More recently, Obama made clear that he is more interested in containing suburbia than enhancing it. In Florida last February, the president declared, “the days of building sprawl” are “over.”
Much of the Obama policy agenda – from mass transit and high-speed rail to support for “smart growth” policies – appeals to city planners and urbanistas. Transportation Secretary Ray LaHood has spoken openly of “coercing” Americans out their cars and the Department of Housing and Urban Development is handing out grants to regions which support densification strategies that amount to forced urbanization of suburbs.
This is a problem since the vast majority of Americans – consistently more than 80 percent – do not prefer to live in dense big cities. Most want a house rather than being forced to live in an apartment. And for all but a handful, a car, not a bus or train, remains not only the preferred way to get to work, but often the only feasible means to get work -- mostly in the suburbs.
If the Democrats want to mount an electoral comeback in suburbia, they need to take these realities into account . There are just not enough votes in core cities, upscale close-in suburbs or college towns to knit together a majority.
Recovering suburbia s is not impossible for Democrats. Obama himself proved this in 2008, by essentially tying for the suburban vote -- a remarkable achievement. Bill Clinton won in 1992 and especially 1996 by competing well in suburbs and exurbs. In the last two election cycles, the shift of suburbanites to the Democrats keyed the party’s steady gains in the Congress – accounting for, according to GOP sources, as many as 24 seats in the last two congressional elections.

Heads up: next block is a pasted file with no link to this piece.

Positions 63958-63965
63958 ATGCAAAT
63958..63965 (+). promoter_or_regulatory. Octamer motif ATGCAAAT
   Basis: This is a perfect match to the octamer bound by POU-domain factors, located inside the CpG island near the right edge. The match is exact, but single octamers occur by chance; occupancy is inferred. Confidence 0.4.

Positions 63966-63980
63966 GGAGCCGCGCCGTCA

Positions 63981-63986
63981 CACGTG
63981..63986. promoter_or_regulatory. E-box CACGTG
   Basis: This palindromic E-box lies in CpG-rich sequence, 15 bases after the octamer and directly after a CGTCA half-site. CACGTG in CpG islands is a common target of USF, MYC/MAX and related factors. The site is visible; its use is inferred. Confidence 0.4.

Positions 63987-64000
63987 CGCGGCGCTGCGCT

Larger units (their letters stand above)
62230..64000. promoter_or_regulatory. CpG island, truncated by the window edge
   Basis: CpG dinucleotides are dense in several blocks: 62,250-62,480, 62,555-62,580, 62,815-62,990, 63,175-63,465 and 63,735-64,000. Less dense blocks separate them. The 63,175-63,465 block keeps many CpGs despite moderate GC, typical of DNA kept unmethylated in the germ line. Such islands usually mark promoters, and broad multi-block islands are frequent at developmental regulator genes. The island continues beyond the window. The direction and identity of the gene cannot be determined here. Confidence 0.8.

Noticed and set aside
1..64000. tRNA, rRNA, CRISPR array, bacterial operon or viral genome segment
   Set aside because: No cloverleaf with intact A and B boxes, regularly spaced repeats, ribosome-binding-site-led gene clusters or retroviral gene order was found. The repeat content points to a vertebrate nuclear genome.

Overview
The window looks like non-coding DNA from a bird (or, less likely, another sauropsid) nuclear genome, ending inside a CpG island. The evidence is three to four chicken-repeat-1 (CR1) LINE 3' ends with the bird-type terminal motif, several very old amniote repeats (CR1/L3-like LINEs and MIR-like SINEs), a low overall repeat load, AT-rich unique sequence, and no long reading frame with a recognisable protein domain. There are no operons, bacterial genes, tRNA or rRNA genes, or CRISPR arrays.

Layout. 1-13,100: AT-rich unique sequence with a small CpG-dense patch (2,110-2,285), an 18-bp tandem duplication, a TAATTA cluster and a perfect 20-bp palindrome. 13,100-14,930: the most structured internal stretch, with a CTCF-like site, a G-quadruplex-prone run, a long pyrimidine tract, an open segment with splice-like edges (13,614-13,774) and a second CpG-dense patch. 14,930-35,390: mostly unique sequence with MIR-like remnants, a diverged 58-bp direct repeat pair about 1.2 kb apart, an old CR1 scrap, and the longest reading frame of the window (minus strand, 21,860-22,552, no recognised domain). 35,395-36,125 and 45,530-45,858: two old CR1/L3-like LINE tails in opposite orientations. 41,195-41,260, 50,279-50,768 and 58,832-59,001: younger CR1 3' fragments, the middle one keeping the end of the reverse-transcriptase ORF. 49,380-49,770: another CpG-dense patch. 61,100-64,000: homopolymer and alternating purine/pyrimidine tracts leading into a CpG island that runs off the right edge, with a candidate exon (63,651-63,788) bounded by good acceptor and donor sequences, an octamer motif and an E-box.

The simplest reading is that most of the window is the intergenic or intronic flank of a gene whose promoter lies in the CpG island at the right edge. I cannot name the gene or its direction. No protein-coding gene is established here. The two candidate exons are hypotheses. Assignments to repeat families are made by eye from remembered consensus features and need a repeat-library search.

Most important, suburbanite identification with the Republican Party has continued to erode over the past two years, according to the Princeton survey. Instead the big winners have been independents, who have grown to 36 percent from 30 percent of the suburban electorate.
These voters, for the most part, also tend to be less strident in their cultural views than either secular urbanites or rural evangelicals. More than one in five suburbanites is an ethnic minority -- which could also help the Democrats.
But to win even these suburban voters, the Democrats must offer solutions to suburbanites that go beyond devising their forced conversion to dense urbanity. They could refocus their efforts on climate change to suburbs-friendly strategies like telecommuting -- perhaps the cheapest, quickest and most socially acceptable way to cut down on greenhouse gas emissions.
Outside of greater New York, which has half the nation’s transit users, there are already about as many telecommuters as transit riders. Why not work to expand this phenomena, so well suited to the vast majority of the country?
These suburb friendly approaches should be examined as the Democrats reflect on what many expect to be midterm electoral setbacks. They can only compete successfully on a national basis by jettisoning their apparent disdain toward the aspirations of suburban homeowners and begin treating them with respect.
This article originally appeared at Politico.
Joel Kotkin is executive editor of NewGeography.com and is a distinguished presidential fellow in urban futures at Chapman University. He is author of The City: A Global History. His newest book is The Next Hundred Million: America in 2050, released in February, 2010.
Photo by Caesar Sebastian